Earnouts, which provide sellers payouts if certain post-closing milestones are reached, have become increasingly popular in recent M&A transactions given today’s uncertain regulatory and financial climate. Inflation, supply chain failures, war, fuel shortages, COVID and other health crises have all contributed to deal uncertainty and the resulting increased use of earnouts. However, a recent Second Circuit decision illustrates some of the pitfalls in drafting earnout provisions. In Retail Pipeline, LLC v. Blue Yonder, Inc., the U.S. Court of Appeals for the Second Circuit held that a buyer did not breach an earnout provision by failing to develop a new product, even though the earnout was based in part on revenue from the new product.
The case stemmed from the acquisition by JDA Software (which would later be renamed Blue Yonder) of Retail Pipeline’s interest in certain intellectual property associated with “Flowcasting,” a software product used for supply chain management. Flowcasting was developed by Retail Pipeline’s principals, Darryl Landvater and Andre Martin. Under the parties’ Purchase Agreement executed on February 25, 2014, JDA agreed to make an upfront payment of $3 million and up to an additional $7 million in earnout payments based on revenue earned from the licensing of certain products through December 31, 2018, including “Flowcasting 2.0 or similar product.” At the end of the earnout period, an earnout payment of less than $1 million became payable, and Retail Pipeline filed suit, claiming JDA breached its obligations under the Purchase Agreement in connection with the earnout.
Retail Pipeline advanced two arguments. First, Retail Pipeline argued that JDA breached the Purchase Agreement by failing to develop and market a “Flowcasting 2.0 or similar product,” thus preventing any revenues from being earned on such a product, resulting in a lower earnout. Retail Pipeline stated that JDA had agreed to develop this new product according to a “roadmap” email from a JDA employee, which itself was based on a meeting with Landvater and Martin. However, the court held that JDA had not breached the Purchase Agreement because the agreement itself did not contain an explicit obligation on the part of JDA to develop such a product. The fact that the earnout provision was tied to revenue for an as-yet-to-be-developed product was not sufficient to oblige JDA to develop and market such a product.
Second, Retail Pipeline argued that JDA breached an implied covenant of good faith and fair dealing by failing to allocate necessary resources for the development team to create “Flowcasting 2.0.” Retail Pipeline further contended that JDA breached this implied covenant by first removing Landvater from his product management position at JDA and then by later firing him. The court acknowledged that under Delaware law an implied covenant of good faith and fair dealing is inherent in all contracts but noted that a breach of this implied covenant requires an intentional act designed to deprive the other party of achieving an earnout. The court gave as examples actively shifting costs into the earnout period without justification and redirecting sales to minimize resulting revenue. However, in this case, the court found that JDA’s actions did not evidence an intent to deprive Retail Pipeline of the earnout proceeds but instead appeared validly intended to direct efforts to the acquired assets that were deemed most profitable.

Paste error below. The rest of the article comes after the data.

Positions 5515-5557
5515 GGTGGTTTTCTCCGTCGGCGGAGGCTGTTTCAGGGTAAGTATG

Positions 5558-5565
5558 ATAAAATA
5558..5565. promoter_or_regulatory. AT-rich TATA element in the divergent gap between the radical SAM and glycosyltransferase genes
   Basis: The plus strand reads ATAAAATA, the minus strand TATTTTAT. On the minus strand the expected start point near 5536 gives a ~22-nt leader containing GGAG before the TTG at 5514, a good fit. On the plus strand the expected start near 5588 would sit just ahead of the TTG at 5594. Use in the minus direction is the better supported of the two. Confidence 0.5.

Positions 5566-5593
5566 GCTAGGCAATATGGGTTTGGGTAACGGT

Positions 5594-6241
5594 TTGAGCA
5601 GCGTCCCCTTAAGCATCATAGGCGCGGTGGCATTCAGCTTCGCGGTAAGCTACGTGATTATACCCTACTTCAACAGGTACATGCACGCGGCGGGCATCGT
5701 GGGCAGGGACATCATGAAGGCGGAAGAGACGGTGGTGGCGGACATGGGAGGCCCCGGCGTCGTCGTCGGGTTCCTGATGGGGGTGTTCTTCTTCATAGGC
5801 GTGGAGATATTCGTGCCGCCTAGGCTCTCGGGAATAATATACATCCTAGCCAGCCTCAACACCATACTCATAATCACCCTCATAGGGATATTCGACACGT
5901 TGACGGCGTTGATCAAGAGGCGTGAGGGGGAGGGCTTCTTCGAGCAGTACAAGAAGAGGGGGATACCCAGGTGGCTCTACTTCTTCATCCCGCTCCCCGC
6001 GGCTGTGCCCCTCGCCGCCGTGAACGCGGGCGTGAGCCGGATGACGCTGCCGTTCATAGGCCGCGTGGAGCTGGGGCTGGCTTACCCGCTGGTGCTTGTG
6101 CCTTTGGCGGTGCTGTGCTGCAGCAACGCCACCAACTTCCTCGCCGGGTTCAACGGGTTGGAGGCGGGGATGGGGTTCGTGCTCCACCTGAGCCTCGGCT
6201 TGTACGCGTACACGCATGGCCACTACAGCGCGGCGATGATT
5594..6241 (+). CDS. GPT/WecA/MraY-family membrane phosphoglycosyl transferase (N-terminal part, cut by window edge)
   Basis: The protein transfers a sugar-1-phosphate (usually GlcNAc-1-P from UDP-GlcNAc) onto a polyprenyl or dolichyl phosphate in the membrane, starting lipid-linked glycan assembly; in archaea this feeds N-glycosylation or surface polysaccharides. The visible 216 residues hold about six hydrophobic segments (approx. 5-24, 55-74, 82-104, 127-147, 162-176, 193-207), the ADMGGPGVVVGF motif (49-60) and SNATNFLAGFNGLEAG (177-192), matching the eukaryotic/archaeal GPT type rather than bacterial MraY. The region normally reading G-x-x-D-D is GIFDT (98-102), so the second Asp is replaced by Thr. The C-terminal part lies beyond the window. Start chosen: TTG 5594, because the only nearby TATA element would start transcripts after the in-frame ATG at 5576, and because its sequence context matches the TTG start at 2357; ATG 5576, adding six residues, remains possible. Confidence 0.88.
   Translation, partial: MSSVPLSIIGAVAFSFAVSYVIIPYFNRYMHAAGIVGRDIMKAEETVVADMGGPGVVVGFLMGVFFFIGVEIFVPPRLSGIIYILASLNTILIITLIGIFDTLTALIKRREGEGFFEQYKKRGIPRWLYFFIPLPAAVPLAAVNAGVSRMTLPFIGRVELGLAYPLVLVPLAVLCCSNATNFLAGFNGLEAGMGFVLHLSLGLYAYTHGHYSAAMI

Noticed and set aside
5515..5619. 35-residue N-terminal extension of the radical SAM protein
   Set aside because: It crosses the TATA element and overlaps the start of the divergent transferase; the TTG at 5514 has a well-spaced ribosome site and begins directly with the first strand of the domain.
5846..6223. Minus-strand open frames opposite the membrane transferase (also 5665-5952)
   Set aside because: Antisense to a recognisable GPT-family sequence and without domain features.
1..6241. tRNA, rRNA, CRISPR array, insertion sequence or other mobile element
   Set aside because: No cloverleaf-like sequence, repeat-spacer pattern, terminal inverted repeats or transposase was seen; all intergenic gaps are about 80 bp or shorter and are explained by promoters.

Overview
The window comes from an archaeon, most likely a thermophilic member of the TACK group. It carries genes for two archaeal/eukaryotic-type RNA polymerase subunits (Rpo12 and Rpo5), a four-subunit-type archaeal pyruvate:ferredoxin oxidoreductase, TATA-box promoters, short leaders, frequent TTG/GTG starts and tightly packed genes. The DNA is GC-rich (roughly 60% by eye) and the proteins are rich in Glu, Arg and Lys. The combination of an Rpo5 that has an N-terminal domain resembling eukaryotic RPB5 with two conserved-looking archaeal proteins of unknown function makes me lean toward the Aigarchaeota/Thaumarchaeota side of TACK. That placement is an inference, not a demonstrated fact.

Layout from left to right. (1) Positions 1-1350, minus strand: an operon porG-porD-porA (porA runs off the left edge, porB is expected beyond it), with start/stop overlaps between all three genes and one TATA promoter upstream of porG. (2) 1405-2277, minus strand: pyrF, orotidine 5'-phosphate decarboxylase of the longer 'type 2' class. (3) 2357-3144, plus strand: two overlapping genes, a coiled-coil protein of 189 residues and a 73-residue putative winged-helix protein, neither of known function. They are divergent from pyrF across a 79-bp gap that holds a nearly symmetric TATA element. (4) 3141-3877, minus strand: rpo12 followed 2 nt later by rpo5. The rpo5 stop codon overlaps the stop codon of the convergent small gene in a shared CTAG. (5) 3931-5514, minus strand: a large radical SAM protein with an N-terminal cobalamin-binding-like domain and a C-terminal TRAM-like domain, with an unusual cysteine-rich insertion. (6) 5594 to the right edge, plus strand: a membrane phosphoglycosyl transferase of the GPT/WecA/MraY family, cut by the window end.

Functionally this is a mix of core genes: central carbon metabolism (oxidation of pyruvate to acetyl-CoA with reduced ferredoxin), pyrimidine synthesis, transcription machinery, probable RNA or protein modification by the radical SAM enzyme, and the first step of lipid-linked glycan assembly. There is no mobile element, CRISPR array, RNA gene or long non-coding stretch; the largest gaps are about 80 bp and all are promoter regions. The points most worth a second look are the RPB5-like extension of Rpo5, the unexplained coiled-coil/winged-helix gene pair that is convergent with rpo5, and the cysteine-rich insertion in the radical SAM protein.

The key takeaway from this case boils down to clear and complete drafting, recognizing that a Delaware court will not protect a right that a party failed to negotiate into a contract. If a seller anticipating an earnout payment is counting on revenue from a new product to bolster the earnout, then the seller should insist on clear language obligating the buyer to create, develop, market, distribute and take all other actions to promote such product. A seller might seek to include a requirement that the buyer use its best efforts to develop and monetize such a product. Additionally, a seller may try to include language describing objectives, milestones, target dates, capital resources and key personnel related to the development and marketing of the applicable products. Further, a seller might insist on certain employment agreements or other contractual obligations requiring the buyer to keep certain management or other key personnel throughout the earnout period. On the other hand, a buyer that wants to retain flexibility with regard to running an acquired business during an earnout period may want to explicitly state that it is entitled to operate in its sole discretion, including decisions on developing and marketing any products tied to an earnout payment. A buyer typically will seek to include language maximizing its discretion and leeway in hiring and terminating personnel and managing resources post-closing.
Sam C. Kennedy is an attorney in the M&A Practice Group of Wyrick Robbins Yates & Ponton LLP, which represents clients across a broad range of industries in connection with their significant corporate transactions. The group publishes Practice Briefs periodically as a service to clients and friends. The purpose of this Practice Brief is to provide general information, and it is not intended to provide, and should not be relied upon as, legal advice.